IT was at present reported in the newspapers that the Punjab School Education Department ( SED ) is contemplating retirement all of the teachers who are 55 years of age or older. The present leaving age is 60. There are 50,000-odd teachers in Punjab, out of a few 400,000-odd entire public segment teachers, who are 55 and above. The plan currently being contemplated would, by force, send home 50,000 people. The option has not been taken yet but, if it is, it will likely be before the upcoming budget.
Though the records will not point out the reasons why the SED is mulling over this option, it could only be 1 of the following. The income charge for teachers is challenging for the SED to sustain. Given the crunch on economic resources, it would not be unexpected if retiring senior teachers is seen as a way of minimizing the income bill, even if temporarily, to ride out this crunch period.
One more reason could be that over-55 teachers are considered ‘dead wood’. They are thought to be weak teachers why, given the stage of their profession, cannot be qualified to be better. Getting rid of them ( though with pension and other benefits due to them ) might be the only good idea in this case. The SED’s qualification needs for being a teacher totally changed. The minimum requirement for entering the division like a tutor is now graduating. Earlier, even matriculation and intermediate qualifiers with a coaching certificate could become teachers. An important number of the 55-and-above crowd are not graduates. Is this an attempt to change the composition of teachers in Punjab?
The graduating need cannot be applied retrospectively. Knowing this, getting rid of all 55-year-olds is a simpler option. This means that any good teachers amongst the 50,000, such as those who might be graduates but are 55 or elderly, will also be targeted. This may remain an issue for any age-based plan. The division could have asked all present teachers to complete graduation over a reasonable time period when they changed the entry requirements, but it did not go for this option.
It could also be that all of these factors are reasons for why this plan is being considered: 55-and-above are mainly non-graduates, they have a higher % of improperly performing teachers who can now no longer be trained or encouraged to develop, and they are also costing a fair bit at a time when budgets are getting tighter.
But even if all of these factors exist, an age-based policy does not make sense. When people signed up the program, they were given the understanding that if they performed at a certain stage they would continue to serve until they reached 60. These teachers seem to have done what was required of them. Why would the state want to go back on the explicit or at least the implicit agreement that it made with these teachers? In the process of going back on this understanding, would the state not lose some credibility with the younger cohorts of teachers as well? If there are teachers in the 55-plus cohort who are not doing as well as some of the youthful co-workers, why not have a performance-based policy for the end? There must be a few in the elderly cohort who are doing well. Why make a policy that penalizes them?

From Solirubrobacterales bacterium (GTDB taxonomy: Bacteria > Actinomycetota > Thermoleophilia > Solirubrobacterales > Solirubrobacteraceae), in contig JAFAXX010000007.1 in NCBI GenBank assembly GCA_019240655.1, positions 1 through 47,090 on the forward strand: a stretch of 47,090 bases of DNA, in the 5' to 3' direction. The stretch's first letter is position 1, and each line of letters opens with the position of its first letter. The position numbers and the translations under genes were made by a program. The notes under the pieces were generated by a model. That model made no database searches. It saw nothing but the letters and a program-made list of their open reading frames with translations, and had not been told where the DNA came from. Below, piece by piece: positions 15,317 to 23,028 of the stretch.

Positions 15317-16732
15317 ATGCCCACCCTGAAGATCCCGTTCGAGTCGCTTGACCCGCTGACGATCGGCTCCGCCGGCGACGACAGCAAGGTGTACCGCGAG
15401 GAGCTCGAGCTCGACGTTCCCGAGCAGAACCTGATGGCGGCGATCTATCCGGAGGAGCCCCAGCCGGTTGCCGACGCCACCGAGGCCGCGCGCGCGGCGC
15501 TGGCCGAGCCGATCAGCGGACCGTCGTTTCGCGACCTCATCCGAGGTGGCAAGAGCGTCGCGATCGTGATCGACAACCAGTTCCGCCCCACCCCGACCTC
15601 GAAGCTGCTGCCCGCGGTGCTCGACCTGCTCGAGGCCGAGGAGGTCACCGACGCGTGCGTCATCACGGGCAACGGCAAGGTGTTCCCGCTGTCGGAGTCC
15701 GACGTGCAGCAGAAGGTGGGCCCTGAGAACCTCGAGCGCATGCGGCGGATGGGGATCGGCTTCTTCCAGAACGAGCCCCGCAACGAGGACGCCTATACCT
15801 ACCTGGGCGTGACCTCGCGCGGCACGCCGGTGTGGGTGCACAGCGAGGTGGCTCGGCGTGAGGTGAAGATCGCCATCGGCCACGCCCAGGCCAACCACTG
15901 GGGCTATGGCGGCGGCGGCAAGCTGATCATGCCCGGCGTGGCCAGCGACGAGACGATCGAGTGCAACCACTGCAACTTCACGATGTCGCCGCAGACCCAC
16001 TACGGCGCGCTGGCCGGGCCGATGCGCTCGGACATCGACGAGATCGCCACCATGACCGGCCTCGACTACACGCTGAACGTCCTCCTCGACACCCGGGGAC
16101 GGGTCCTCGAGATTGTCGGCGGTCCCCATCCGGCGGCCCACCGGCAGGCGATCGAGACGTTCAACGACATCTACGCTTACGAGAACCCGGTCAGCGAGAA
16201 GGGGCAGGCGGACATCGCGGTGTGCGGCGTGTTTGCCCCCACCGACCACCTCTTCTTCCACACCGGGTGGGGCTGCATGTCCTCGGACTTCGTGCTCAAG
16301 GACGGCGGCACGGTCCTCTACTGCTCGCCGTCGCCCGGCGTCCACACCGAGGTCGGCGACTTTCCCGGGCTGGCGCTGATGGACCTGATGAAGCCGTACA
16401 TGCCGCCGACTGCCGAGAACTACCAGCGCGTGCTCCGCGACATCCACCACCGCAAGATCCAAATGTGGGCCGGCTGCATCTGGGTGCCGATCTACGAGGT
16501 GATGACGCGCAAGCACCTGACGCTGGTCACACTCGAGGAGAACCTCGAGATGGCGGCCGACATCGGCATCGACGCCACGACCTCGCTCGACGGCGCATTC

The division knows that any performance-based policy that they come up with will get challenged in courts and will be hard to apply administratively. So they are exploring the simpler option. But the simpler option might not be ‘right’ choice. The army does retire its non-commissioned staff at 45 or so. But this comparison does not hold. Armed forces have needs for physical condition and strenuous work; the job takes a certain level of bodily capability that is a lot more possible for younger people. Instructing does not have such needs. To the contrary, a lot more experience — if the teacher is reflective, and open to learning and increasing — can be an asset.
Evenly significantly, it is the change in the agreement, after 20 or so years of service for most 55-year-olds, that is rather unfair. The normal leaving age is 60. This is what almost all teachers expect, and plan their life accordingly. Replacing this for 1 cohort seems arbitrary and hence unfair.
Even today, the SED is short of teachers. Our primary schools, with a minimum of 5 classes, have 4 teachers on average. It was only currently that the Punjab govt promised that no govt school would have lower than 4 teachers. So, when we still have not reached the smallest required variety of 5 teachers per school, how does getting rid of 50,000 teachers make sense?
The salary bill in education is big. But this is true of all training divisions across the globe. We need a teacher to teach. If the constitutional guarantee under Article 25-A is to provide “free and necessary education” to all infants aged 5-16, and millions of infants are still out of school, we need a lot more schools and teachers — not fewer. We have to find the money for it. Firing older teachers is not the solution to this issue. And if the 55-year retirement age did make sense, why not apply it to judges, bureaucrats, generals and other public officials as well?
Other countries are shifting in the direction of improving the age of retirement or removing the age ceiling totally, as life expectancy is going up and people are productive for longer periods of their lives. The SED wants to move in the opposite direction and not even live up to the promise it made to incoming teachers. They should not go in this direction. But, if they do, we hope the teachers get an excellent court date from the judiciary. The writer is a senior research fellow at the Institute of Development and Economic Alternatives, and an associate professor of economics at Lums, Lahore.